I believe Rowling when she says on her website that she wanted to keep the secret longer because, as we all know, "she doesn't need the money." But by now, in this digital age, we also know that it's hard out here for a book pimp. Publishing is first a business for profit. So, is it any surprise then that the Galbraith persona has been unmasked as industry phenom J. K. Rowling? The big reveal is a gift to Mulholland Books (Little, Brown and Company) sales.
Notwithstanding that conclusion, per the Telegraph, the Sunday Times "investigated" speculation that the unknown Galbraith had a writing style that seemed eerily similar to a certain famous female novelist. Uh-huh. Maybe, but I'd love to know who dropped that breadcrumb in the reporter's ear.
Rowling writes that being Galbraith has been "a liberating experience" for her:
It has been wonderful to publish without hype or expectation and pure pleasure to get feedback from publishers and readers under a different name. The upside of being rumbled is that I can publicly thank my editor David Shelley, who has been a true partner in crime, all those people at Little, Brown who have been working so hard on The Cuckoo’s Calling without realising that I wrote it, and the writers and reviewers, both in the newspapers and online, who have been so generous to the novel. And to those who have asked for a sequel, Robert fully intends to keep writing the series, although he will probably continue to turn down personal appearances."She's always had, as we know from the Potter series, a keen sense of humor.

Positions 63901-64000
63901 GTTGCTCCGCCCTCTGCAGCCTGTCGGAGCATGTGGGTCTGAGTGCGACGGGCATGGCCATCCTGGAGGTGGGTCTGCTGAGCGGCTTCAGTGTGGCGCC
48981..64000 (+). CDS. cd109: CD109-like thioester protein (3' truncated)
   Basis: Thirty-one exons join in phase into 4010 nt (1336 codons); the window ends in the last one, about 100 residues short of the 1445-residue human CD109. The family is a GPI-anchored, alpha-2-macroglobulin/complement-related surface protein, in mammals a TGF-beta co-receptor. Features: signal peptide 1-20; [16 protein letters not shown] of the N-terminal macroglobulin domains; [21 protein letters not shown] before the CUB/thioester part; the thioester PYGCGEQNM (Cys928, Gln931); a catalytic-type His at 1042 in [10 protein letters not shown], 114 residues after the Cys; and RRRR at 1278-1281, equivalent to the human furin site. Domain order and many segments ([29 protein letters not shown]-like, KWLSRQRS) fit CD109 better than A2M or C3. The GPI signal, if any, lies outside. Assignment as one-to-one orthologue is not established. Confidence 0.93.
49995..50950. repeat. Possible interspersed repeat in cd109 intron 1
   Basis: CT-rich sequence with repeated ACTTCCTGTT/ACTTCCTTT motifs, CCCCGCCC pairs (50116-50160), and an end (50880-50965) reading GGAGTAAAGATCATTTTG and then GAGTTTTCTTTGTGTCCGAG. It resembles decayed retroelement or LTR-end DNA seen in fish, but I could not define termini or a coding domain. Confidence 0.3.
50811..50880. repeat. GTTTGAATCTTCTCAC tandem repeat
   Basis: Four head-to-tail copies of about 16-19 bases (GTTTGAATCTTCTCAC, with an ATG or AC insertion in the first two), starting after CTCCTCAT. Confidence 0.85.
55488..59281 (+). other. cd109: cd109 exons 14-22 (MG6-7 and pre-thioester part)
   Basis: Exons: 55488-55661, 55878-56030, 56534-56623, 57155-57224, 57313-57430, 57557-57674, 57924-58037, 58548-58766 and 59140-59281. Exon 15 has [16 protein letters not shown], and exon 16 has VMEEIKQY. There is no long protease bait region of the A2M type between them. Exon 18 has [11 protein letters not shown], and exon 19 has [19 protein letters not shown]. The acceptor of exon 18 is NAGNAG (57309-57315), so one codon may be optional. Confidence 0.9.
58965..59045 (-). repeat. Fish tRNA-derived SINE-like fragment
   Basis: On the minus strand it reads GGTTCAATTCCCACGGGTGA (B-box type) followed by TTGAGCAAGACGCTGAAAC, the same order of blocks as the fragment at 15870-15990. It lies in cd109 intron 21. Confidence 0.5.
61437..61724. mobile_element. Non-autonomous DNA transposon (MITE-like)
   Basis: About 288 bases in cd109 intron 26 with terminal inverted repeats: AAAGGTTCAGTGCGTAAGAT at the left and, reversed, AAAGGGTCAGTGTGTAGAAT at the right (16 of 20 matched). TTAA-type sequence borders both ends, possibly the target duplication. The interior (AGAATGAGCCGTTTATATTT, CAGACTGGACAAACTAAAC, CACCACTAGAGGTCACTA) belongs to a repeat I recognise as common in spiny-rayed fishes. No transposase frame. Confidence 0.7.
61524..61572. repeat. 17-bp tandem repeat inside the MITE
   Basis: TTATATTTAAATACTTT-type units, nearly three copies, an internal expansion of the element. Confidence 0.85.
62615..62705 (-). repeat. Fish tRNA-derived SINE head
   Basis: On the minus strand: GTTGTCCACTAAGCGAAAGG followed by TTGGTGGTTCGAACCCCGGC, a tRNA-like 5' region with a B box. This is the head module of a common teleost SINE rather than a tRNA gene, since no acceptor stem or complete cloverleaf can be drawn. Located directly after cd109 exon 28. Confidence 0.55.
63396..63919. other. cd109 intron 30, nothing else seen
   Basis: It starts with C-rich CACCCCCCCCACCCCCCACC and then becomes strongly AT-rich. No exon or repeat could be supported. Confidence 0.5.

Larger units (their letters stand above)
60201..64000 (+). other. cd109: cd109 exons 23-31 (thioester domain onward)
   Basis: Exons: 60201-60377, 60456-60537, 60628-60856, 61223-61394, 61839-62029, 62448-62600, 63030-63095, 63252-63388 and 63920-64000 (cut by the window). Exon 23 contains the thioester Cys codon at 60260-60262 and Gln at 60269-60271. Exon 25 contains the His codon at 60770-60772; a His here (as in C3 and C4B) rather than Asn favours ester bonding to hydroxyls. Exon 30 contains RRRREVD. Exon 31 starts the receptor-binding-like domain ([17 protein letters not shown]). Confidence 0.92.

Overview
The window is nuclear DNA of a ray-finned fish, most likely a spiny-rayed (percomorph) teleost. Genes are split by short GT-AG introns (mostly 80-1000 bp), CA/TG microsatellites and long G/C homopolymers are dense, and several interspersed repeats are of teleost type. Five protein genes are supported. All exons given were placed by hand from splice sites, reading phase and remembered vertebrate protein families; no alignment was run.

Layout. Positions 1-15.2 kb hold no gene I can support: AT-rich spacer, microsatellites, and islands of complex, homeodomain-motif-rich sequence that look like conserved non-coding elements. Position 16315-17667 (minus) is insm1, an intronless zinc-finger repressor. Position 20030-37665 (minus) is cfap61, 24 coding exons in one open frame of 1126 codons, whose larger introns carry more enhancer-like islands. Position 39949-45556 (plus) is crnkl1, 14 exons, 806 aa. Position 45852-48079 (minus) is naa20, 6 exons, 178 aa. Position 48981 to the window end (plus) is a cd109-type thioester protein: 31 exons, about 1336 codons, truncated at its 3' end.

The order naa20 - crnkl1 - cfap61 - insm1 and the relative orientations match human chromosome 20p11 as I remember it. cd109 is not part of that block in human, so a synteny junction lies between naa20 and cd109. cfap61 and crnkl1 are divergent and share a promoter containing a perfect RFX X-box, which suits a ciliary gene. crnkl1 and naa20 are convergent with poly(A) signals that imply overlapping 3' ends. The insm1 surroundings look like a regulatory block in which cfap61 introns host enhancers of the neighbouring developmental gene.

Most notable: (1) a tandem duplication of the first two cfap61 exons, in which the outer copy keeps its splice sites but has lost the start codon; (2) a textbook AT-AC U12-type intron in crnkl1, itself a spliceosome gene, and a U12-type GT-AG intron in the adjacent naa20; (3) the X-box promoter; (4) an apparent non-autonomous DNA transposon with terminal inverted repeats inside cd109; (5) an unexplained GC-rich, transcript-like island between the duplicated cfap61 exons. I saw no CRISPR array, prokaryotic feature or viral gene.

Naturally, some editors have admitted that they rejected the book and feel just awful about it. The book, while written well, they declare, did not seem unique. Editors have to "fall in love" with the work of new novelists in order to buy their work. Publishing industry experts assert that point often.
Well, this Rowling news is worth a weakly raised eyebrow, if that, because writers who pay attention to the publishing industry know that this kind of thing--the rejection of perfectly acceptable books--happens all the time. Why should Rowling's experience under a fake name be any different from that of thousands of unknown writers everywhere who pursue that elusive bird, the traditional publishing contract? David Vinjamuri's article, "Publishing Is Broken . . .," will shed light on this topic, if you're unfamiliar with this aspect of publishing and its evolution.